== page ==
Sony Xperia Z4 vs Xperia Z3: Should you upgrade?

Sony Xperia Z4 vs Sony Xperia Z3: Should you upgrade?
With the Xperia Z1, Sony started realizing a new internal strategy that would go on to characterize its mobile business for years to come – flagship devices would be refreshed every 6 months and not the typical, 12-month cycle that its rivals observe. Company execs defended the move as one that benefits consumers – instead of passing on the newest and hottest hardware, that way Sony could keep you up to date and offer a competitive product at any point in time. That is, if you could afford two flagship purchases per year.

But Sony's mobile business hasn't been doing very well as of late, which is why we expected that, perhaps, Sony had changed its mind. This seemed more and more likely the farther away we got from March, which is when the cycle was supposed to reset. This time around, however, the rumor mill was completely off target, as Sony quietly announced the Xperia Z4 with nothing more than press release on its Japanese site and a relatively small event in its home country. Like before, this brings up one important question that Sony fans are sure to ponder: Is the Xperia Z4 a good enough phone to warrant an upgrade?

Note: Sony has revealed that it'll be making a (supposedly) differently named, but near identical, device available to markets outside of Japan. Currently, it's rumored that it will be called the Xperia Z3+.

Same ol', same ol'?

As far as appearances go, the Xperia Z4 introduces no design revamps or anything of that sort. Instead, Sony is keeping true to the so-called 'OmniBalance' design language, with a premium aluminum frame encasing the Z4, and two sheets of protective glass taking care of the front and back (unclear if Gorilla Glass or Dragontrail, or a combination of both (Sony is known to do that)). It's fair to say that almost everything about the Xperia Z4 reminds of its predecessor, the Z3.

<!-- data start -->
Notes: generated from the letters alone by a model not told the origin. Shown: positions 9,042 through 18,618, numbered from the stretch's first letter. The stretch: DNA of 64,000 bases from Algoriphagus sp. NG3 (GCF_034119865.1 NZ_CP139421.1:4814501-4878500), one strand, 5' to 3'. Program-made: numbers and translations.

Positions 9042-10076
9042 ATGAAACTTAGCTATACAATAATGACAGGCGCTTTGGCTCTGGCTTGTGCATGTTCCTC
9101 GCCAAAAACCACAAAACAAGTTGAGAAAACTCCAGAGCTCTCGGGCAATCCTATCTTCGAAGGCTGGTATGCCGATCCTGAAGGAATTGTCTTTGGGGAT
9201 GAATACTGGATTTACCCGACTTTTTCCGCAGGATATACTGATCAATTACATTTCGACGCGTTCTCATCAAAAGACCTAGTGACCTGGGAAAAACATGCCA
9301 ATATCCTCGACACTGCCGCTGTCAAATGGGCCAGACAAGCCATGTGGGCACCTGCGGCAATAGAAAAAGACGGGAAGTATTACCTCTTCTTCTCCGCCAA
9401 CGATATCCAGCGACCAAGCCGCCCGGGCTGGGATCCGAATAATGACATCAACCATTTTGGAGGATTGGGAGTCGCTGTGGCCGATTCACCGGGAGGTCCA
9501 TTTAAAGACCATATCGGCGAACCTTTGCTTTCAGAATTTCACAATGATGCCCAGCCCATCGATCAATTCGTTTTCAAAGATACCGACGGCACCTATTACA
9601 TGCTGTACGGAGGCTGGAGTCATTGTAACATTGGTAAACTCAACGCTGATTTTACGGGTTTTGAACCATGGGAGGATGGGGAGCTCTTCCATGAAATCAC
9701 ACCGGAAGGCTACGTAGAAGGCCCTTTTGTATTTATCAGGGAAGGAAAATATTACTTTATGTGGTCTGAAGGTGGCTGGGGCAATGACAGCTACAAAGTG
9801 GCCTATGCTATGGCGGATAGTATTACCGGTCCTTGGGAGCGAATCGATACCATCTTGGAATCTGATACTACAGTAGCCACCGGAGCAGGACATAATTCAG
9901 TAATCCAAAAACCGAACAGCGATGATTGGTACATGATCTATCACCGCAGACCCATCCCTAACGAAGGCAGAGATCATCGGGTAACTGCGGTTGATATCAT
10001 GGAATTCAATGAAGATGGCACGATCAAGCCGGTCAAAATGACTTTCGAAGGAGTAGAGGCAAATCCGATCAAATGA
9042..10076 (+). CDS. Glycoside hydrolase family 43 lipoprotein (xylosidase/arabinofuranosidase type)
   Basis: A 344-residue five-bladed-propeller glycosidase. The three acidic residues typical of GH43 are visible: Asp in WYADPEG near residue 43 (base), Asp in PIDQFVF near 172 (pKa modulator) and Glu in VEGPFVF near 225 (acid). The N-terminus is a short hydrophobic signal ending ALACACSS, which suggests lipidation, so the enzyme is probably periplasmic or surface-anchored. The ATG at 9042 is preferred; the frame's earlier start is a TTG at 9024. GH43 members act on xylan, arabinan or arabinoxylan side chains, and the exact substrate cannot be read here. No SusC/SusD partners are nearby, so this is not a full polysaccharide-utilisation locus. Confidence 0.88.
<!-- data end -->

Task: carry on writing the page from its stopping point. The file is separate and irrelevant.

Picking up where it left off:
But not everything. For starters, the front-blasting stereo speakers now occupy the very edge of the top and bottom bezels, and the slits are narrower and wider. The camera, too, has found itself a new home, and is now far more conspicuous due to a larger lens. Perhaps most importantly, however, the Xperia Z4 has gone through a nip and tuck, and, at 0.27 inches (6.9 mm), is even slimmer than the already anorexic Z3 (0.29 inches / 7.3 mm). Thankfully, there were no (obvious) side effects to this, as the Z4 is basically identical to the Z3 in terms of width and height, and is even a bit lighter – 5.08 oz (144 g) vs 5.36 oz (152 g). The Z4 is also dust- and water-proof, and is certified IP58, meaning it can withstand being submerged in up to 5 feet of water for up to 30 minutes.

Leapfrogging: Say hello to Snapdragon 810

Due to no fault on Sony's end, and despite its short flagship release cycle, the Xperia Z4 ended up leapfrogging over the rather short-lived Snapdragon 805 chipset, landing on the newest and meanest, 64-bit, octa-core Snapdragon 810. 

In comparison with the Xperia Z3's quad-core Qualcomm Snapdragon 801, the 810 is a big deal. It's built on a more advanced, 20nm node, meaning better performance at a lower power level. Furthermore, the Z4 sports an Adreno 430 GPU – a major upgrade over the Adreno 330 unit in the Z3, and one that is far more capable in terms of running super high-res content and even sophisticated games. The new chip also supports a new, faster generation of LPDDR4 memory (of which the Z4 has 3GB), which manufacturers are already making use of in 2015.

It's a sizable upgrade, all in all, especially since Sony is keeping its cool and is sticking to a standard, 1080 x 1920 resolution for its 5.2-inch IPS LCD display. Sure, some will be quick to point out that rivals such as Motorola, Samsung, and LG, have already made the transition to 1440 x 2560 pixel displays, but we don't actually mind. This, more than anything, should ensure that the Xperia Z4 is absolutely blazing fast, and stays that way for a long time to come.  

Ostensibly: Same camera?